TRAVEL STORIES: Joshua Berman discovers a backpacker haven in Lahore where tales are spun, friends are made and plans are changed
“Just one,” I said.
I was sure of this. The worst heat wave in a century blanketed Lahore; the polluted air had stung our eyes as we walked to the hotel. My wife, Sutay, and I had no intention of exploring. It had been a hot, rude welcome, even if we had just entered one of the great cities of the East.
Lahore! Heart of Pakistan, Garden of the Mughals, Prince of the Punjab! Founded 4,000 years ago by Lav, son of Rama, then dismissed as an annoying stopover by two clueless American tourists. In that exhausted moment of arrival, we didn’t care.
After days of unsettling travel from Islamabad, we were just happy to have stopped. We found the entrance to the Regale Internet Inn just off the Regal Chowk in central Lahore, between a lop-sided tea cart and a man squatting and sipping from a tiny cup. I paid our driver, then my wife and I squeezed with our packs up three narrow flights of stairs, to a cluttered office where a young man greeted us with a “salaam.”
Shirtless, hungry-looking travelers buzzed in all directions—scuttling through twisted hallways and shared spaces, clinking around the outdoor kitchen, cups of tea, open backpacks, laundry drying. The social activity was heartening, but the condition of our room was not: barely bigger than the sagging, clapboard bed touching three of the four cardboard walls. There was no other furniture.
We put our things down and went back outside. On the rooftop, a ladder led to a 10-foot-square, broken-brick, fly-ridden lounge area where a few sheets of tin provided some shade and a weak breeze blew through. It felt delicious.
I leaned against the crumbling wall. For the first time in days, I felt relaxed. The filthy plastic mat covering the concrete felt like a deep couch cushion as I dropped into it and Sutay did the same.
“It is called the ‘tribal area,’” said a smiling 19-year-old. He reached out his hand. “I am Ciro, from Venezuela.”
“Why is it called the tribal area?” I asked.
“Because there are no laws here,” he said.
Ciro grinned and squatted, barefoot in a small mountain of cigarette butts, matches, rolling papers and dust. We began the familiar backpacker ritual, the sizing-up: How long have you been traveling? Where are you from? Where have you been? Where are you headed?
Sutay and I were on an extended honeymoon, we told him. We’d arrived that day, by bus. We were on our way to a three-month-long volunteer assignment in northeast India. We would be helping conduct a health survey among tea workers. Our site was clear across the subcontinent and we had one month to cross it and report for duty.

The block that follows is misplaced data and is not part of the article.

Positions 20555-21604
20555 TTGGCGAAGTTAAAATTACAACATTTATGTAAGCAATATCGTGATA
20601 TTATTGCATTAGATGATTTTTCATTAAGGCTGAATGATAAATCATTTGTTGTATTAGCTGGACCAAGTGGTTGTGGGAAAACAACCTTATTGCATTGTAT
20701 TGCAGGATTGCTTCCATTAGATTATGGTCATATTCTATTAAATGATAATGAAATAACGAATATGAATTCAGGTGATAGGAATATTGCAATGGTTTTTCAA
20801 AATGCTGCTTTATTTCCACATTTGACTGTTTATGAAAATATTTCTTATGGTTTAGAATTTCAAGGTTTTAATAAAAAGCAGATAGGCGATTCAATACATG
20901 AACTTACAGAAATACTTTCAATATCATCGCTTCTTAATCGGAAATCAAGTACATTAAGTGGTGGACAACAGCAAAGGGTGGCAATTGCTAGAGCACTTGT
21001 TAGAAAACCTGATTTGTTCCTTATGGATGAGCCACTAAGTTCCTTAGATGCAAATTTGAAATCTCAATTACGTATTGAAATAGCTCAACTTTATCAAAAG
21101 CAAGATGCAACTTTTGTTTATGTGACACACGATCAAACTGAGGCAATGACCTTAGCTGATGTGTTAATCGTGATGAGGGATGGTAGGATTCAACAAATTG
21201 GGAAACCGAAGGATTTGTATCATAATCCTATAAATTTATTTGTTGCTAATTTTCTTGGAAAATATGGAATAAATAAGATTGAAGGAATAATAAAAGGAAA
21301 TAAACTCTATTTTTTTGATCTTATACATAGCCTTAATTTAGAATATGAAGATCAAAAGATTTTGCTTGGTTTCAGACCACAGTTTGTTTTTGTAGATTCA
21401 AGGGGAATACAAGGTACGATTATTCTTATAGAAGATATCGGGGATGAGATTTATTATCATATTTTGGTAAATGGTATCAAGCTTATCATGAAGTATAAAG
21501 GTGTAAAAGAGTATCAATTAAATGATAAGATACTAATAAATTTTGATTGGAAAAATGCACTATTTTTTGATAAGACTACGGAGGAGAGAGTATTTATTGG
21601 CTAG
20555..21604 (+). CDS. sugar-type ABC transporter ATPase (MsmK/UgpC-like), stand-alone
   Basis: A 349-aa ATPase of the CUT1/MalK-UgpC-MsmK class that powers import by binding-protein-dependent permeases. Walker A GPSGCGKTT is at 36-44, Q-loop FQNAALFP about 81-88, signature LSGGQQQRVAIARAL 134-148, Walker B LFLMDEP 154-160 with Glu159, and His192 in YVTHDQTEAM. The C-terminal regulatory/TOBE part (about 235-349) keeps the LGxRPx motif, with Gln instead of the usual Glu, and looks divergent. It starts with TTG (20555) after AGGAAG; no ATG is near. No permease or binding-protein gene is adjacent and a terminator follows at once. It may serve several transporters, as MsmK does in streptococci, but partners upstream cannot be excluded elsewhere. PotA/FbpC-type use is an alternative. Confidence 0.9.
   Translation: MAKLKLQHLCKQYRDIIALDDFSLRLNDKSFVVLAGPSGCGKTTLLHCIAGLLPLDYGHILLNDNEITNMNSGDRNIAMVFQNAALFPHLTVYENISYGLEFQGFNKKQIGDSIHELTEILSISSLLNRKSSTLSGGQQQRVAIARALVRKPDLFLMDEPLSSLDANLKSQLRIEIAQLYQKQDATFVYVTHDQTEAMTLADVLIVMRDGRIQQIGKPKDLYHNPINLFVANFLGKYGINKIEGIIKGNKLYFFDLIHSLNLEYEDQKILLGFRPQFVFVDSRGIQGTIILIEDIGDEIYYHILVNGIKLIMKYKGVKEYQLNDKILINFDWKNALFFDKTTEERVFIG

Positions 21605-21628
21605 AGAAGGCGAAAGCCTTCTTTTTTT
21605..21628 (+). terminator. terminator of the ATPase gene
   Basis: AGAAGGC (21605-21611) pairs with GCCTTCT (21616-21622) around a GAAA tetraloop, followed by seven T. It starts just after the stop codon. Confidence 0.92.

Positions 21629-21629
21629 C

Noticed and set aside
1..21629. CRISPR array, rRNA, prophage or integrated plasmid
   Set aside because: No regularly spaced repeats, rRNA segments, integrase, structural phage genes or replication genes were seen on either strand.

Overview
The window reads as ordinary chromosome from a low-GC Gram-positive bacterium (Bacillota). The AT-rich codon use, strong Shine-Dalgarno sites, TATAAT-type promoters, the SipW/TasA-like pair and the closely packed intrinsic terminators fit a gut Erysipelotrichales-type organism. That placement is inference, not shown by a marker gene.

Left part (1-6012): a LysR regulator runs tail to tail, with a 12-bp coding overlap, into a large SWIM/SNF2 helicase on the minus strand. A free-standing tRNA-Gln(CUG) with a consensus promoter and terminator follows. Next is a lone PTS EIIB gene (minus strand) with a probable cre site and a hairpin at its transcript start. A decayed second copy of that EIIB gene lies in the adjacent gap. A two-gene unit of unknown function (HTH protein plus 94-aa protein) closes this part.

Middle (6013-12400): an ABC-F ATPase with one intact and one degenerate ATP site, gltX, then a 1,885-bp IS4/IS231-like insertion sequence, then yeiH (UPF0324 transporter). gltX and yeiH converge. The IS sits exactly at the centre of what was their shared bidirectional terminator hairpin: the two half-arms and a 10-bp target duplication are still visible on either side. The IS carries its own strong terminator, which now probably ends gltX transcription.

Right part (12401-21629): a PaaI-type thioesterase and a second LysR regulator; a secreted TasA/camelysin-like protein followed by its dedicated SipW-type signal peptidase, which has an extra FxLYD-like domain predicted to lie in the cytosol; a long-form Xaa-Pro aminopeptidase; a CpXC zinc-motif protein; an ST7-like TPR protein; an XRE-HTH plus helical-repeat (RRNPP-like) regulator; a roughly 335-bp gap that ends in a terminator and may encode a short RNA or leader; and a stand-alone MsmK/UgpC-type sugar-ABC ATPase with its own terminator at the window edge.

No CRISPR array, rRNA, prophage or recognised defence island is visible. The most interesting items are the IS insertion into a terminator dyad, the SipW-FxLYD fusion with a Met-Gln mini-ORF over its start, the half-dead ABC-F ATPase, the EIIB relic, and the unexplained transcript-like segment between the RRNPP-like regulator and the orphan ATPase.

Ciro nodded his approval, asked a few questions, then showered us with tales from his six months in India. He was west-bound, traversing Pakistan, Iran and Turkey on his way back to Paris where he went to school.
“I will take the Orient Express when I get to Turkey!” he said.
His excitement was unbridled. This was his first big trip and he was floating on the freedom of it, happy to be introducing us to the scene, to be inducting us into the tribe, to be sitting on a rooftop in Lahore, to be standing suddenly to watch a flock of pigeons fly against the setting sun.
The bricks behind my back were warm, but the cooler temperature brought on by the evening was lifting everyone’s moods. There was more talking, laughter. I sat and scrawled in a soggy notebook as more strangers arrived, each face popping up the ladder with a smile. Monika was a solo Australian who’d just shaved her head. She sat next to Sutay. Then a lanky Latino appeared who Ciro introduced as “El Boliviano.”
“El Boliviano came here to Lahore to learn the harmonium,” said Ciro.
El Boliviano smiled and sat. He’d been staying in the Regale for three months, he said. He was studying qawalli, a type of music used by Sufi Muslims to meditate and induce a “nearness to God.”
I reveled in the growing camaraderie, in our respective missions. Some hotels isolate their guests, keeping them apart; others exist to bring strangers together. The tribal area accomplished this magnificently.
“This week, Sufi night is on the full moon!” Ciro said, rocking back and forth. “Gonga and Mithu are drumming dhol!”
“They are brothers,” said El Boliviano. He took a CD out of his worn, leather man-satchel. The cover was a blurred shot of the musicians, spinning in circles as they drummed.
“What is ‘Sufi night’?” I asked.
“Every Thursday night,” said El Boliviano, “for the last five hundred years, there is a tribute at the tomb of Baba Shah Jamal, a Sufi saint.”
He pointed to the case in my hand and I read, “The rhythms of dhol are used to catalyze the mind of the devotee as he is seeking spiritual trance.”
Recognizing and accepting new travel suggestions is not always easy or obvious, especially when you already have a plan. But on this evening, things could not have been clearer or more enticing: Full moon. Spiritual trance. Sufi night. My traveler’s radar bristled with possibilities.
I looked at my wife, a few feet away, sunglasses and scarf clamped on her head. She was nodding as Monika spoke to her. Sutay and I have always shared a rare synchronicity—finishing each other’s sentences, predicting desires. Traveling had provided us with a whole new realm in which to connect.
“Malik will arrange everything,” Ciro said. “He is the hotel owner, Malik Karammat Shams.” Sutay looked up from her new friend and met my eyes across the tribal area. Thursday was three days away. We had planned to be in Dharamsala by then, out of this horrid heat. But in that instant, without speaking a word, I knew we would stay.